Wednesday, December 19, 2012

Birthdays and Tragedies.

Last week was my birthday. I got pretty presents. I got taken to lunch and dinner. I was cared for by people who love me.

But I have to admit, at one point I was having a private little pity party. I was feeling somewhat sad for my birthday and the fact that I was one year older. I have grey hair and wrinkles and an empty nest. Pitiful.

Then, life woke me up.

I got a text from my son in law. He and everyone in his store, including customers were locked in the staff break room. The mall was in lock down. There were shots being fired. People were killed. And the police were surrounding the mall searching for the shooter. My husband was on his way to the scene to do his job, reporting on news events and my son in law was trapped inside the mall. My family was in harm’s way. And there was not a thing I could do about it.

I was scared.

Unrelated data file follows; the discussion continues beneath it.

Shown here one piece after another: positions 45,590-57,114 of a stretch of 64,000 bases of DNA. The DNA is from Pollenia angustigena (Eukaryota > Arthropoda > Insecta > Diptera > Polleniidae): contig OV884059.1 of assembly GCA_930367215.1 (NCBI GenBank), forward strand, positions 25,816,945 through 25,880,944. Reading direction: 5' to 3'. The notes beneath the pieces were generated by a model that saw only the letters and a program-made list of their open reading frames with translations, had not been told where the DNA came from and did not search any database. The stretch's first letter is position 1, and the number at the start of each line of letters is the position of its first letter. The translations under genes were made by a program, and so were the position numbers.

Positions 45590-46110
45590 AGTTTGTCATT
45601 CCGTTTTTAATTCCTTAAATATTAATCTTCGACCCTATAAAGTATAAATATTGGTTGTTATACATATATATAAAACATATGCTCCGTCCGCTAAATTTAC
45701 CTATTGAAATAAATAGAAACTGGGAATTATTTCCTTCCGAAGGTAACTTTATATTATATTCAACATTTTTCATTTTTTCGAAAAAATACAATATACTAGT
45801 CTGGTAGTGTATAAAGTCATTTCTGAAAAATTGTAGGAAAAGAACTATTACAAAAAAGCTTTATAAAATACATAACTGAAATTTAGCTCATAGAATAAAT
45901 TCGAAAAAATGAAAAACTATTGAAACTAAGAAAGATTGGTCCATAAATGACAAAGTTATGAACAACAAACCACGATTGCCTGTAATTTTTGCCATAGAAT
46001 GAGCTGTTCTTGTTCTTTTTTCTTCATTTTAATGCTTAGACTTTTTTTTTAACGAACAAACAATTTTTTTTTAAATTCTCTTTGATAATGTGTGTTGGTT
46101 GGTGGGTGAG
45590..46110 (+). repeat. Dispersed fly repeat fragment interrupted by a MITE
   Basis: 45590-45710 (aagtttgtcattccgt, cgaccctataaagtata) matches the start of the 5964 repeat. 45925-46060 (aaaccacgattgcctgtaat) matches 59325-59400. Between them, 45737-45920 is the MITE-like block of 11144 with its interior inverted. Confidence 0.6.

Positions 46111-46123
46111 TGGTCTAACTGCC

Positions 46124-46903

Then, I got another text. My son in law was safe. My husband’s voice was on the radio, live. The mall was evacuated. The shooter was found, dead. But, that afternoon, while I celebrated living another year, two people were killed and one wounded in a bizarre shooting at a mall 20 minutes from my home.

I was shocked.

What we didn’t know then, was that one of the two people killed was a man that my husband worked with for many years. He was a kind and well-loved man who will be greatly missed.

I am still sad.

I have avoided writing about this for a week now. I still can’t believe that there are people so crazy and evil that they would gun down innocent men, women and children. Senseless, evil things happen around me all the time. And this time, it happened in my own town. I don’t want to believe it.

I want to stop it. But I can’t. Any more than I can turn back the clock, change the past or the future. I can’t change birthdays or tragedies.

I can only be here. Now. In the present.





2 comments:

Patrick Gracewood said...

Susan, as artists and writers, part of our job description is to bear witness. We don't have to understand everything, we often can't understand a single event in this world. But we can try to see it as honestly as we can and be as vulnerable as possible to report back to others.. .

Susan Gallacher-Turner and Mike Turner said...

Thanks, Patrick.

Adding the terrible tragedy in Sandy Hook, my mind reels and my heart sighs in pain.